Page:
Although embracing and understanding generalized depression and anxiety has become commonplace, mood and personality disorders such as bipolar, borderline personality and schizophrenia are still misunderstood and demonized.
Mental illness encompasses a variety of disorders that range in levels of severity. There are no two people who will likely experience the exact same behavior despite having the same disorder. Inaccurate media representation and overall lack of awareness regarding certain disorders creates a divide that leaves many people feeling isolated.
Mood and personality disorders have key differences which set them apart from one another. Mood disorders have symptoms that result from mood or emotional states that aren’t aligned with a person’s current circumstances. These include bipolar disorder, major depressive disorder and seasonal affective disorder.
Typically, outside of the periods of extreme sadness or happiness, people with mood disorders can have normal interactions with the people in their lives.
Personality disorders, on the other hand, are characterized by permanent cycles of unhealthy thoughts and actions. People with these disorders sometimes have issues relating to other people and situations, which can severely impact both their personal and professional lives. Borderline personality disorder, schizophrenia and narcissistic personality disorder are all examples of personality disorders.
According to the National Institute of Mental Health, 2.8 percent of Americans over 18 years old have bipolar disorder; 1.6 percent of the American population has borderline personality disorder. Schizophrenia ranges between 0.25 and 0.64 percent.
These percentages seem minuscule, but they equate to approximately one million to nine million of the current population, which is roughly 328 million people.
Mental illnesses have universal behaviors or symptoms commonly associated with them, but the illness itself differs from person to person. Shows such as Criminal Minds typically use these disorders—especially schizophrenia and narcissistic personality—in their profiles of serial killers, which perpetuates harmful stereotypes of those suffering from mental illness. If this is the only representation the majority of the public has of these illnesses, their only idea of them will be negative. Overexposure to the version of mental illness that these shows portray gives avid watchers a false idea of what mental illness truly is.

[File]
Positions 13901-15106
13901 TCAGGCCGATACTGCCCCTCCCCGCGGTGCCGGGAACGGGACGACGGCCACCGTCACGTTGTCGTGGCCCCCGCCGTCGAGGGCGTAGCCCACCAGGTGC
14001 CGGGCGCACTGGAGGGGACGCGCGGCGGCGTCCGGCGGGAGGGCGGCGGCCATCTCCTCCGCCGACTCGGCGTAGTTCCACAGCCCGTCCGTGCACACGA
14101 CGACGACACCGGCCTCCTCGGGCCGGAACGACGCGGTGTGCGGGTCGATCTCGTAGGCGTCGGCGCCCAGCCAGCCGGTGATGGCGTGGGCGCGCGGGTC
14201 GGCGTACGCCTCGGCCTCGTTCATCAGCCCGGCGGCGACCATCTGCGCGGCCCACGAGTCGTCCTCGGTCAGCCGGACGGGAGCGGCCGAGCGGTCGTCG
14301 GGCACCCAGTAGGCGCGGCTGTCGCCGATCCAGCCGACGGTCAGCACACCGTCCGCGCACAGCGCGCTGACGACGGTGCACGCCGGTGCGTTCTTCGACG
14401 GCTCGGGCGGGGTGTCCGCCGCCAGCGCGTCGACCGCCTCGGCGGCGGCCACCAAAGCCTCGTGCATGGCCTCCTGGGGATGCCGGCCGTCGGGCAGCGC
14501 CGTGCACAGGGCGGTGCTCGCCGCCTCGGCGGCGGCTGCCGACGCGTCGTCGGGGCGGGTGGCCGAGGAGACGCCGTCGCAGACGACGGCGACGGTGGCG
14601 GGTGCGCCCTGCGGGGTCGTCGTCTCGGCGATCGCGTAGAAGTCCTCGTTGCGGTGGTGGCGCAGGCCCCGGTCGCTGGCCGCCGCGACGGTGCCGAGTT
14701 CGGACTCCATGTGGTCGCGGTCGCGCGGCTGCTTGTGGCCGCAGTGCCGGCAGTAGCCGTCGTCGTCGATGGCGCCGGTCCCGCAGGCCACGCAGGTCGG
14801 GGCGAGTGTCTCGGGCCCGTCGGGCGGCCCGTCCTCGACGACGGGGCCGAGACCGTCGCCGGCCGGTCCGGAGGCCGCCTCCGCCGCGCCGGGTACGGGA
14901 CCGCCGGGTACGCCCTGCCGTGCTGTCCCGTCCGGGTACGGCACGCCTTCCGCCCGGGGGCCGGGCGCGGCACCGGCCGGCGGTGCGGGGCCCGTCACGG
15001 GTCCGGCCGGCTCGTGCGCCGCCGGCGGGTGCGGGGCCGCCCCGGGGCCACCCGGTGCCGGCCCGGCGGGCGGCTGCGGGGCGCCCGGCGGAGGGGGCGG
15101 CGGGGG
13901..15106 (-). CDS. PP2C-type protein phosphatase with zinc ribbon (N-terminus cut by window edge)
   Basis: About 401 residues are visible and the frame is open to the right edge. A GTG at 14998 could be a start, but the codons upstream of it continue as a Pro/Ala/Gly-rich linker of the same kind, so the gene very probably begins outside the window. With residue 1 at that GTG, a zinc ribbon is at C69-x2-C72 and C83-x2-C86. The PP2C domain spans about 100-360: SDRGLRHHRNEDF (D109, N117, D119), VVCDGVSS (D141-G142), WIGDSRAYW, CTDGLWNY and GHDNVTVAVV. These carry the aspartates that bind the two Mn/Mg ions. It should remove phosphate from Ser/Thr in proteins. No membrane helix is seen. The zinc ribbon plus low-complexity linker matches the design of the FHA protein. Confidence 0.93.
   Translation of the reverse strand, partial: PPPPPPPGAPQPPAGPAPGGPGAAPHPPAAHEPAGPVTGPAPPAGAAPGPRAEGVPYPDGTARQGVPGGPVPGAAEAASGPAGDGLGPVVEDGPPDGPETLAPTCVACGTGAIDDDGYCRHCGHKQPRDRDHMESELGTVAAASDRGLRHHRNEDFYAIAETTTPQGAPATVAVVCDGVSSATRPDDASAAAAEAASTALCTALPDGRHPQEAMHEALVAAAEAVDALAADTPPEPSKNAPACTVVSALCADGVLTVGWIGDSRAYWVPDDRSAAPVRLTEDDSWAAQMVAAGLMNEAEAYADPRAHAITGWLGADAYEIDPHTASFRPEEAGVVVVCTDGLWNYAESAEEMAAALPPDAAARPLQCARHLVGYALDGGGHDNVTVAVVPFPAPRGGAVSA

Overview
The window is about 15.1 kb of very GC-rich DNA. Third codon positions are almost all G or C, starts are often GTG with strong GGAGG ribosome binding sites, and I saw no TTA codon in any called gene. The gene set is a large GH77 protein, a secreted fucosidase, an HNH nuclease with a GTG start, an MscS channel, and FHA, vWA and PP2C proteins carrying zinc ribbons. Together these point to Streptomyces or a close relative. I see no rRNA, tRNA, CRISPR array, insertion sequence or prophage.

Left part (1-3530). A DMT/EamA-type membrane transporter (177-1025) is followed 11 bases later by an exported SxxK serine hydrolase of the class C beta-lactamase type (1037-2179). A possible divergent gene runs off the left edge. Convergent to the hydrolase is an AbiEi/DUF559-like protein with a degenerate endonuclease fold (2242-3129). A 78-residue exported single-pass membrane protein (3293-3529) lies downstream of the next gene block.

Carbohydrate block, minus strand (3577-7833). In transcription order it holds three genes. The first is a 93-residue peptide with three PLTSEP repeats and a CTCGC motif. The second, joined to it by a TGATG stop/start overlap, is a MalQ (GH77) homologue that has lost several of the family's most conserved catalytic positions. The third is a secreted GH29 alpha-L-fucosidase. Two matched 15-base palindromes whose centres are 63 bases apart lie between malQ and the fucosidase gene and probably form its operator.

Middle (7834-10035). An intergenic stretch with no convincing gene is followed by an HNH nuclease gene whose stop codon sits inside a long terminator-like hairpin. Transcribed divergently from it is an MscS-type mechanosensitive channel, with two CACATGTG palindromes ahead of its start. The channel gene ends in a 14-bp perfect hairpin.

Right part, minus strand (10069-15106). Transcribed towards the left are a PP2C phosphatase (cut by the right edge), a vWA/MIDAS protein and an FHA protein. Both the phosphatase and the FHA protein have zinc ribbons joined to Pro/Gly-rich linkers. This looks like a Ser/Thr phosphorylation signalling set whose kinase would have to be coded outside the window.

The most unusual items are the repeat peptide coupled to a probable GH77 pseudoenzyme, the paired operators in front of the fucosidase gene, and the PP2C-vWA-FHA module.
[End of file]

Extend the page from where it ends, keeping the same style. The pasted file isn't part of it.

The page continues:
In addition to fictional media representation, the news coverage of fatal shootings often enforces stereotypes of disorders. This includes many individuals who committed atrocious attacks on students, including the Parkland shooter, the Virginia Tech shooter and the Sandy Hook shooter—all of whom had long histories of untreated mental health problems. The Substance Abuse and Mental Health Services Administration notes that roughly 18 percent of American adults–one in five–experience a mental illness over the course of a year. Less than 10 percent of all shootings involve individuals with mental illnesses. People motivated by hate and individuals who are mentally ill are not synonymous, so why are they being portrayed as such?
Though it is possible for criminals to suffer from mental illness, they are often untreated or undiagnosed. Lumping in people who commit heinous acts with others who actively treat and live with their disorder is a false equivalence.
Negatively stereotyping illnesses have left a significant portion of the population isolated. Understanding mental illness in all its forms is an important first step to removing the stigma which surrounds it.